Once in a while, I try to get clever and show off how much work I’ve put into the characterisation of one of my cast in a book. My goal is to construct believable, three-dimensional personalities that resonate with the audience. What usually happens is that I get overexcited and try to cram too much into once scene. What I get is chaos.
It is a bit like trying to wear all your clothes at once. It doesn’t impress anyone with your sense of style … it just makes you look fat and a hot mess. It is better to wear something simpler; you know, the whole less is more thing. It can work in your writing too.
Now, you don’t wear the same thing every day or to every occasion.
You dress to suit. Over time, people build up an impression of your sense of style. You can tailor your outfits to reflect your changing moods.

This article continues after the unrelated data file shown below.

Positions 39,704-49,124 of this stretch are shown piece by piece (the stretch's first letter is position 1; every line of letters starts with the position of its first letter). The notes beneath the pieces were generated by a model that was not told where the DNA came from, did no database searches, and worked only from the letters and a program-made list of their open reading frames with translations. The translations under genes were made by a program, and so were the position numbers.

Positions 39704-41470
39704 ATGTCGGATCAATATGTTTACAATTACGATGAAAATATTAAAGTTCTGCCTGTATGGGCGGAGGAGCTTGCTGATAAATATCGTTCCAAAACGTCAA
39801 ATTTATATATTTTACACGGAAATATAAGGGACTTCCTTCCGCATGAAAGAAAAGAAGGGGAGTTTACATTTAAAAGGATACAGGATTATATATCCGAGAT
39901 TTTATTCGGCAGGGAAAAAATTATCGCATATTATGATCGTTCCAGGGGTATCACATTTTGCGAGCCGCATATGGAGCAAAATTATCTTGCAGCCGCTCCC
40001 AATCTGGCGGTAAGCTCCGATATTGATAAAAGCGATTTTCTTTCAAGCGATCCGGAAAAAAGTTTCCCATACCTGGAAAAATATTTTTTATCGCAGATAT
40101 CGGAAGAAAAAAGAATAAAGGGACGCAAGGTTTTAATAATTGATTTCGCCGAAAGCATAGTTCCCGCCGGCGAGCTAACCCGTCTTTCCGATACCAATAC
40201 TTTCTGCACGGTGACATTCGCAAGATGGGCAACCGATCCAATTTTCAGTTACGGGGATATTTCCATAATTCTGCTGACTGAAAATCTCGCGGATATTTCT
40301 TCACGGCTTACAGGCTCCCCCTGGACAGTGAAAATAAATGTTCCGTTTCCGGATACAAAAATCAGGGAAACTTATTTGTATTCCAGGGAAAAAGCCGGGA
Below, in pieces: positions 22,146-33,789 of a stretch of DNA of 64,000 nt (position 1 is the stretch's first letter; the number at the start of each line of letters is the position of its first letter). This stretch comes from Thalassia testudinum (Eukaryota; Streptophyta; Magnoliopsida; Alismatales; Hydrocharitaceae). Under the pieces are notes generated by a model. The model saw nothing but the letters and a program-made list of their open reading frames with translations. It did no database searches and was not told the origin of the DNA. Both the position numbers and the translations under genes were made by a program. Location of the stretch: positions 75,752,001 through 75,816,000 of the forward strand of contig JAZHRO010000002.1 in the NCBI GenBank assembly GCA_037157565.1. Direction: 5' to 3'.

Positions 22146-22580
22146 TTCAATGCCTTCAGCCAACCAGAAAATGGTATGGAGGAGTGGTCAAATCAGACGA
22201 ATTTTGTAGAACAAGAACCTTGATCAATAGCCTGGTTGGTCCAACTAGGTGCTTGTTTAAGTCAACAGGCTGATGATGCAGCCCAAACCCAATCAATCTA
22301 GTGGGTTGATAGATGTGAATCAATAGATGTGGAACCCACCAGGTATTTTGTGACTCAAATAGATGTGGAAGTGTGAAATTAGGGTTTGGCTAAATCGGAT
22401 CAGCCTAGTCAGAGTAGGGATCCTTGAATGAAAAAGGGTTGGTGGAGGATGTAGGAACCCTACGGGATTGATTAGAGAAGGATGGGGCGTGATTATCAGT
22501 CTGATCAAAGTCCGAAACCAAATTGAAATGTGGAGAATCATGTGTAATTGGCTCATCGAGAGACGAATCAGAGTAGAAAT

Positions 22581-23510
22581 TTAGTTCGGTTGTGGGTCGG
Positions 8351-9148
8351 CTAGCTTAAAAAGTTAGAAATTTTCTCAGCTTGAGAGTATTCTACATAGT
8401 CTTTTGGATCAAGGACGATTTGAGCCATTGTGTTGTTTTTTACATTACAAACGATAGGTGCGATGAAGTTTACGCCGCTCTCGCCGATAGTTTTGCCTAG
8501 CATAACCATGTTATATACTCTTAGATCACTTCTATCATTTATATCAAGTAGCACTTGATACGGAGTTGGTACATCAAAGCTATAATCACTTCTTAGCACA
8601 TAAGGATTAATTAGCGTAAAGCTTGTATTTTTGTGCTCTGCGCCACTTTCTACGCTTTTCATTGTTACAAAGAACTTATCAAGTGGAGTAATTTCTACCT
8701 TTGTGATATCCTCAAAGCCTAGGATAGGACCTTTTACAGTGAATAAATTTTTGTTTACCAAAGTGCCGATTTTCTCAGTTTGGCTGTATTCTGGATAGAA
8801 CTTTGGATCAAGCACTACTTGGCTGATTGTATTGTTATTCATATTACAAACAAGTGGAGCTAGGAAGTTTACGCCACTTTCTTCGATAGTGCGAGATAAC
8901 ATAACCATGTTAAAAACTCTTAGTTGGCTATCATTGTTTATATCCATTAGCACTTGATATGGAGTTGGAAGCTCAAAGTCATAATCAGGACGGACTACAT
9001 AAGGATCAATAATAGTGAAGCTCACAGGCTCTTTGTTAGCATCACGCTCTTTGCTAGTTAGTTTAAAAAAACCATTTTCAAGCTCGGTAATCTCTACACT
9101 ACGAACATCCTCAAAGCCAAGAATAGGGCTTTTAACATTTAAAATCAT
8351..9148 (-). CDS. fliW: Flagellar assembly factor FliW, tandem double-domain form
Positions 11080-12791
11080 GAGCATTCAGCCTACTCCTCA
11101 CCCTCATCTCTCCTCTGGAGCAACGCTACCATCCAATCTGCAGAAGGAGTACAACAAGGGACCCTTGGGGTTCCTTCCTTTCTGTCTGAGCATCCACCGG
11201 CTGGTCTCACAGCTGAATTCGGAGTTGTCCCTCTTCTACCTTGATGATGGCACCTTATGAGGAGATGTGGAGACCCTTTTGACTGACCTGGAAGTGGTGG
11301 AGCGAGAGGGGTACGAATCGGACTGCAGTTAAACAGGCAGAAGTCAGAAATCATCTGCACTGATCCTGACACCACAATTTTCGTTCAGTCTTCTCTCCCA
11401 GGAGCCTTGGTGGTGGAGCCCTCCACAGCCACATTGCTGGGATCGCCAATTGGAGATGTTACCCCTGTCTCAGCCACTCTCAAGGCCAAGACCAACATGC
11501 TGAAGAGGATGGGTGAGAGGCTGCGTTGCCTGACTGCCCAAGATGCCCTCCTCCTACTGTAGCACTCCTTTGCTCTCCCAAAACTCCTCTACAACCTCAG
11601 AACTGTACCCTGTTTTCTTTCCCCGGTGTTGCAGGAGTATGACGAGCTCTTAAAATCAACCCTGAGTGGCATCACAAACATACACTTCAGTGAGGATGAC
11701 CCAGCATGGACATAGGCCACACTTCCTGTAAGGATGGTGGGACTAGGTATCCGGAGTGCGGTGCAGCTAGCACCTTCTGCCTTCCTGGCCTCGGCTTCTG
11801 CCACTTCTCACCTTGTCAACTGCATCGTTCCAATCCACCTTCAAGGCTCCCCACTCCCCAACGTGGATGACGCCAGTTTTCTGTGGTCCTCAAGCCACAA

Now, that slow build-up has become my approach to character construction within my work in progress. Instead of trying to show character complexity all at once, I build it over the space of several chapters. Of course, in a short story, you don’t have the space for this method. In a book, you don’t have to aim to be succinct, though I am not saying that being terse, laconic, or compact can’t work in a book. I’m all for breviloquency and clarity. But why not utilise the luxury and freedom of all that space?
Prose need not be the opposite of poetry. Rediscover your love of language.